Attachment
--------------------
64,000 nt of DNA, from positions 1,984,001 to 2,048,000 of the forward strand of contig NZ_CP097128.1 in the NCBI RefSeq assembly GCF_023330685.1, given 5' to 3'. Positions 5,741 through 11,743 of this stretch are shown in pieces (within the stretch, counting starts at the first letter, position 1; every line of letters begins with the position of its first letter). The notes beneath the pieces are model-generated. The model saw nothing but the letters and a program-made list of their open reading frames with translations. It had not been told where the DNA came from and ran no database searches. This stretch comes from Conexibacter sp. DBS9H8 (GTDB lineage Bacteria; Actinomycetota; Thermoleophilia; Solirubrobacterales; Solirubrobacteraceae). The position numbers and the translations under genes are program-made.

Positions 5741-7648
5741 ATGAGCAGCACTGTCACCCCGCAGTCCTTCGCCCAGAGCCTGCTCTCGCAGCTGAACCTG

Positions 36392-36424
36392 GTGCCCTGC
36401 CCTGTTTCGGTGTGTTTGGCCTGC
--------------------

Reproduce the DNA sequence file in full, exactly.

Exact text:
64,000 nt of DNA, from positions 1,984,001 to 2,048,000 of the forward strand of contig NZ_CP097128.1 in the NCBI RefSeq assembly GCF_023330685.1, given 5' to 3'. Positions 5,741 through 11,743 of this stretch are shown in pieces (within the stretch, counting starts at the first letter, position 1; every line of letters begins with the position of its first letter). The notes beneath the pieces are model-generated. The model saw nothing but the letters and a program-made list of their open reading frames with translations. It had not been told where the DNA came from and ran no database searches. This stretch comes from Conexibacter sp. DBS9H8 (GTDB lineage Bacteria; Actinomycetota; Thermoleophilia; Solirubrobacterales; Solirubrobacteraceae). The position numbers and the translations under genes are program-made.

Positions 5741-7648
5741 ATGAGCAGCACTGTCACCCCGCAGTCCTTCGCCCAGAGCCTGCTCTCGCAGCTGAACCTG

Positions 36392-36424
36392 GTGCCCTGC
36401 CCTGTTTCGGTGTGTTTGGCCTGC